Something in her tone must have given her away, because Shepard gives her an odd look and says, "You all right?"
And Tali considers telling him about the engine, and how it is so quiet that sometimes when she is just on the edge of sleep she will jerk awake, alone and terrified that she is back on the Flotilla and something has malfunctioned; she considers telling him about how empty the ship is, as though half the crew has moved elsewhere; she considers telling him that she is tired, tired, tired of eating dull nutrient paste. But instead all that comes out is: "I think I'm homesick, Shepard."
For some reason, he doesn't look surprised. "That happens," he says. "When I signed up with the Alliance, I called my mother every day for two weeks."
Somehow she cannot imagine it. "Really?"
Shepard grins. "Yeah," he says. "Hey, the Normandy has a comm room, do you want—"
But Tali is already shaking her head. "I am supposed to prove that I can be independent," she says. "My father will disapprove if I call."
Somehow she finds herself telling Shepard about her father and her mother and her ship, all the silly things she is sure he wouldn't be interested in, but Shepard listens anyway; "Maybe that's the point of this Pilgrimage," he says, when she is through. "To teach you about appreciating the things you have."
"Maybe." She fiddles with her omni-tool, feeling a little foolish now. "Thanks for listening, Shepard."
"Hey, no problem," he says. "It was interesting. I'm here if you want to talk, all right? Anytime."
He looks as though he means it.
She finds herself wondering, afterwards, what he would look like if he were a quarian.
She likes Shepard, Tali decides. He is a good captain and he does not treat her differently simply because she is young, and not a human—and she enjoys his company when he comes to talk to her.
"Thanks, I think," Shepard says, and looks slightly puzzled when she tells him this. "Were you not expecting that?"
Tali shrugs. "Many species treat my people like second-class citizens. They think of us as beggars and thieves—and people still blame the quarians for creating the geth."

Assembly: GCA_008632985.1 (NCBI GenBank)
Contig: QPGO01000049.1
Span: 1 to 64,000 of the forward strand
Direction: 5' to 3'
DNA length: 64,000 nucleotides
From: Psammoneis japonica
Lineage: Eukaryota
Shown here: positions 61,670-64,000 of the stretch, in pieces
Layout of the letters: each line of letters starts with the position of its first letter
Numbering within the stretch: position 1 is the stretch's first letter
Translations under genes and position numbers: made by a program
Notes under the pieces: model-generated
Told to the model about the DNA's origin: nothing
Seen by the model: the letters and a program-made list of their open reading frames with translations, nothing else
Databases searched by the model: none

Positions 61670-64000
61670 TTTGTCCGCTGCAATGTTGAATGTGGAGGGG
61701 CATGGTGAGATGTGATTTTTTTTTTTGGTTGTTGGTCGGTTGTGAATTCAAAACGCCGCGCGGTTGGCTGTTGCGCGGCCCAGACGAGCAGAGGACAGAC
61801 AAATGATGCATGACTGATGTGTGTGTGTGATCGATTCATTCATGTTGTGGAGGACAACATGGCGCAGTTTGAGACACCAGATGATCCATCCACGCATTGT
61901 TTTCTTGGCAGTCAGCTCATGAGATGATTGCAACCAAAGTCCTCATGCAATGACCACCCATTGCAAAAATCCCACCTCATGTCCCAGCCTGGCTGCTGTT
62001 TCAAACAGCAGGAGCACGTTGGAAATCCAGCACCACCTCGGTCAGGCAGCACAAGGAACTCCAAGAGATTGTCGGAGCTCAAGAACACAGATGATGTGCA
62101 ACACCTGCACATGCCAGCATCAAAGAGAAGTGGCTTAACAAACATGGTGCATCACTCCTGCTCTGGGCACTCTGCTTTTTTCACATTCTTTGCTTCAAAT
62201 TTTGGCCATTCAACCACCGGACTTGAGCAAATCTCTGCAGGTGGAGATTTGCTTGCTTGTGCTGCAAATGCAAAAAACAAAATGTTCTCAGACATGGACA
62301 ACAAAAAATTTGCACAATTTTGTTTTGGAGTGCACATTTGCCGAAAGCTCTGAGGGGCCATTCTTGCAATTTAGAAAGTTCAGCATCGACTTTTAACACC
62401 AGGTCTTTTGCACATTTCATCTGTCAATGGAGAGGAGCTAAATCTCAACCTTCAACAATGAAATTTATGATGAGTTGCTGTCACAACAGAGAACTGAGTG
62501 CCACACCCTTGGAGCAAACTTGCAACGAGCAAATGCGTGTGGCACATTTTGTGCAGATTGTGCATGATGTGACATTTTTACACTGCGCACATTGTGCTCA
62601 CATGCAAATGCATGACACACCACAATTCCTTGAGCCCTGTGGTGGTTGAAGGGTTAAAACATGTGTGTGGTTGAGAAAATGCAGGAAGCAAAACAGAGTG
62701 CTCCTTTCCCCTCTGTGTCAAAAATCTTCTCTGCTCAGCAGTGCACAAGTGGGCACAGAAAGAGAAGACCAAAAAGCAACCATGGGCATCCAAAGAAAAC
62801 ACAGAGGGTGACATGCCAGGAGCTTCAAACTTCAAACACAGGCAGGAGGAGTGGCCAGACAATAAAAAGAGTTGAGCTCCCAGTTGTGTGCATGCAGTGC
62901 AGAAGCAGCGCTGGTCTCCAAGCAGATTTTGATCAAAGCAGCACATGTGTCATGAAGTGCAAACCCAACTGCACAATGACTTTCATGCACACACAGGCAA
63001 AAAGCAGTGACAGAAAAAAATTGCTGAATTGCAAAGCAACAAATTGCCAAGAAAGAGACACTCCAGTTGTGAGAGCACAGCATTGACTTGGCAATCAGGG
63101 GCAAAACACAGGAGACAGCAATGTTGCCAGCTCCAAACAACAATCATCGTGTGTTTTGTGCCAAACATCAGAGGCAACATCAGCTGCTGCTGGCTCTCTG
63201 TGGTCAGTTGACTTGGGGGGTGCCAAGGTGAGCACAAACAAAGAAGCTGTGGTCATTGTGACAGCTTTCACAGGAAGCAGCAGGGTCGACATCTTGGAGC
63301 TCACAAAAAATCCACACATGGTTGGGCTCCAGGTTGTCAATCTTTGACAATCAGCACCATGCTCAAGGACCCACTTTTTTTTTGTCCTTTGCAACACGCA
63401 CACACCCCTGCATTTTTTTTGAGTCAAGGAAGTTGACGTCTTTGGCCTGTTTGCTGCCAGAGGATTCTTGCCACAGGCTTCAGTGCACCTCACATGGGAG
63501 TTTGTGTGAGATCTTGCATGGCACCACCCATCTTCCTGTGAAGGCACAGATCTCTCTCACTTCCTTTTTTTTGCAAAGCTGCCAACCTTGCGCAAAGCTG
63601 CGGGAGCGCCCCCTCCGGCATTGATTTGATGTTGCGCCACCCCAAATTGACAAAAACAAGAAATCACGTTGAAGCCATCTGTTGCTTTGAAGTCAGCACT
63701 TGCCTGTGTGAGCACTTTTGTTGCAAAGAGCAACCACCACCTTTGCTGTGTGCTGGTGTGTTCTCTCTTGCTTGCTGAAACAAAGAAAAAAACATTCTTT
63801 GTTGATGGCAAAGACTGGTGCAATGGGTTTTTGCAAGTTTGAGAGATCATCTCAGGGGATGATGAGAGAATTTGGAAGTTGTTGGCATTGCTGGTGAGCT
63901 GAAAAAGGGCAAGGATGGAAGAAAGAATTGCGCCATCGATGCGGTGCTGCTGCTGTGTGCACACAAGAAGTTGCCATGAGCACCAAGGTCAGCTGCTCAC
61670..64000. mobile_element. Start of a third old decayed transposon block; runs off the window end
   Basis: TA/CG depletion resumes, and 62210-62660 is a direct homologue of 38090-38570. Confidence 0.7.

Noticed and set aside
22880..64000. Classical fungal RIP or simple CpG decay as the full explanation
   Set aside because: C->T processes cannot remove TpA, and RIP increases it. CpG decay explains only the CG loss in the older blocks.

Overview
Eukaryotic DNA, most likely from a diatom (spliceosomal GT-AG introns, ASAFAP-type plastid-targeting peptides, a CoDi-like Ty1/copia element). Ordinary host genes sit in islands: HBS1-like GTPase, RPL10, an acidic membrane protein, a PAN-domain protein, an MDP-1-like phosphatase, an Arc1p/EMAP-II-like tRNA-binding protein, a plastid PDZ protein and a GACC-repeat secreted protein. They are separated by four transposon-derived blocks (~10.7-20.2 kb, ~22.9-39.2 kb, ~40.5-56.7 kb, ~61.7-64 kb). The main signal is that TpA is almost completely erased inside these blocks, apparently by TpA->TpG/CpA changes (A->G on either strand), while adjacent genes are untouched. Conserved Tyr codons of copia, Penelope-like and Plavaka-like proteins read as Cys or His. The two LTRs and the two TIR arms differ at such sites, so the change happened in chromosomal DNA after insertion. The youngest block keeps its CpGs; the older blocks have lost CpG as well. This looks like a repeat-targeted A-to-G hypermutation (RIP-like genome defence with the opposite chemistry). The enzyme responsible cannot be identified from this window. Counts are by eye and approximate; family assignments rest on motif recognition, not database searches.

"You know," Shepard says thoughtfully, "a wise man once told me that aliens were saints and jerks, just like humans. I think he was right."
"Who said that?" she asks, curious.
"Lieutenant Alenko," Shepard admits. "But it sounds better if I say 'a wise man.'"
"And which am I, Shepard?"
He grins. "Oh, definitely a saint."
So perhaps he enjoys her company, too. "And what are you?" she asks.
"Hey, I'm the alien to you," he says. "So you tell me."
"And don't say a little bit of both, either," Shepard adds, and there is a devilish edge to his smile. "That's cheating."
"Was that a joke, Shepard?"
"Yeah," he admits.
Tali finds herself smiling. "You are a tease, then," she says.
Shepard looks startled at that, but she doesn't find out why until much later, when Ashley Williams, gasping with laughter, explains to her what exactly that means to a human.
They are hunting down missing soldiers on a hot, dusty planet—grunt work for the Alliance, Shepard calls it—when suddenly the signal from the beacon she is tracking disappears, and a thresher maw bursts out of the ground before them. Shepard swears. They leap free of the wrecked Make just before it goes up in flames—there really should be more safety precautions against that sort of thing, Tali thinks muzzily, scrambling behind a rock as the thresher maw roars with enough force to make the ground rumble. Shepard is shouting orders. She can't hear him.
To her left, Garrus pulls out a grenade and tosses it into the thresher maw's jaw. Bits of acid and thresher maw go flying past them. "Get down!" he shouts, and she hears that, and drops onto her stomach.
Which turns out to be a bad idea; the ground opens up below her, and Tali is scrambling out of a crevasse as the thresher's death throes make the earth crack and split in interesting and deadly ways.
"Commander!" That is Garrus again. She looks up in time to see Shepard tumble past her, dust and blood and metal everywhere; she barely manages to grab him by the wrist, and there are a few moments of confusion before they come to a stop in an ungainly tangle of limbs and weaponry, centimeters away from the edge of what is now a deep pit filled with acid. They both stare at it.